History UsefulNotes / JapaneseHonorifics

21st Jun '16 10:21:24 AM Quanyails
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* The Japanese dub of ''WesternAnimation/MyLittlePonyFriendshipIsMagic'' for some bizarre reason, avoids using too many honorifics, even the ones for addresing important people: Both Celestia and Luna are addressed in Japanese as ''Princess Celestia'' and ''Princess Luna'' in English (instead of ''Celestia-hime'' and ''Luna-hime'') and even when they're mentioned, the rest of the cast calls them ''Princess'' instead of ''hime-sama'', ''Celestia-sama'', etc. The same goes to Granny Smith, as she's called as such, instead of ''Smith-obaa-san''.

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* The Japanese dub of ''WesternAnimation/MyLittlePonyFriendshipIsMagic'' for some bizarre reason, avoids using too many honorifics, even the ones for addresing addressing important people: Both Celestia and Luna are addressed in Japanese as ''Princess Celestia'' and ''Princess Luna'' in English (instead of ''Celestia-hime'' and ''Luna-hime'') and even when they're mentioned, the rest of the cast calls them ''Princess'' instead of ''hime-sama'', ''Celestia-sama'', etc. The same goes to Granny Smith, as she's called as such, instead of ''Smith-obaa-san''.
21st Jun '16 10:20:50 AM Quanyails
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* In VideoGame/GrandTheftAutoLibertyCityStories, Toshiko typically calls Tony "Toni-san".
* In ShiningForce, Nova usually address Max as "Max-dono".

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* In VideoGame/GrandTheftAutoLibertyCityStories, ''VideoGame/GrandTheftAutoLibertyCityStories'', Toshiko typically calls Tony "Toni-san".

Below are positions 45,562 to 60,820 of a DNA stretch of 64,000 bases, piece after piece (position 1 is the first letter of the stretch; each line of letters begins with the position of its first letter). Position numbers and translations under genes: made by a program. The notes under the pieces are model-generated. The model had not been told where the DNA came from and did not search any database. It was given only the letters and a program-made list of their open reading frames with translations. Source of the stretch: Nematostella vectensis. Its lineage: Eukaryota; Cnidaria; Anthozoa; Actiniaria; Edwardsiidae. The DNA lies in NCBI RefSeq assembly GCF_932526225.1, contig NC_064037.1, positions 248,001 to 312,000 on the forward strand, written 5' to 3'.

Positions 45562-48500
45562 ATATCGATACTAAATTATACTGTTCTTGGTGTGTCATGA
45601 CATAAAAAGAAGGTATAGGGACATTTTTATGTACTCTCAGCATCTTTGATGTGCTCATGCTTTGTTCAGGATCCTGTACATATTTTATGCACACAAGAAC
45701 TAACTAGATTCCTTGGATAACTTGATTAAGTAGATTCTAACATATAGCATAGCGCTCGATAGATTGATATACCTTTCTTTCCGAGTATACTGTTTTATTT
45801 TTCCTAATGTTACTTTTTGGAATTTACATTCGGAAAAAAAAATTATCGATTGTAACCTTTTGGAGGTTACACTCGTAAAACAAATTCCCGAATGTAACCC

* In ShiningForce, ''VideoGame/ShiningForce'', Nova usually address Max as "Max-dono".
9th Jun '16 4:41:17 PM Valiona
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* In ''Manga/FairyTail''
** Juvia uses "-san" on most people who are around her age or older, which is why Lucy is surprised that she uses "-kun" on Gajeel. After Lucy and Juvia defeat Vidaldus together, Lucy, noticing that Juvia once called out her name without honorifics, suggests that she doesn't have to call her "-san" anymore, since they're friends.
** Lyon is relatively rude and doesn't use honorifics at most people, so when Jura, a member of his guild and one of the strongest wizards in Ishgar, hands down a CurbStompBattle against [[ArcVillain Brain]], Gray realizes that's why Lyon respects Jura enough to use "-san" on him.
** Yukino uses "-sama" on virtually everyone, even on people polite characters would be relatively familiar towards, such as young children.
3rd Jun '16 2:04:07 AM Morgenthaler
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*** He also one time referred to [[MadBomber Deidara]] with the suffix "-chan", probably in a teasing sort of way. But then again, [[MadArtist Deidara]] is a [[BlondGuysAreEvil pretty blond haired boy...]]

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*** He also one time referred to [[MadBomber Deidara]] with the suffix "-chan", probably in a teasing sort of way. But then again, [[MadArtist Deidara]] is a [[BlondGuysAreEvil pretty blond haired boy...]]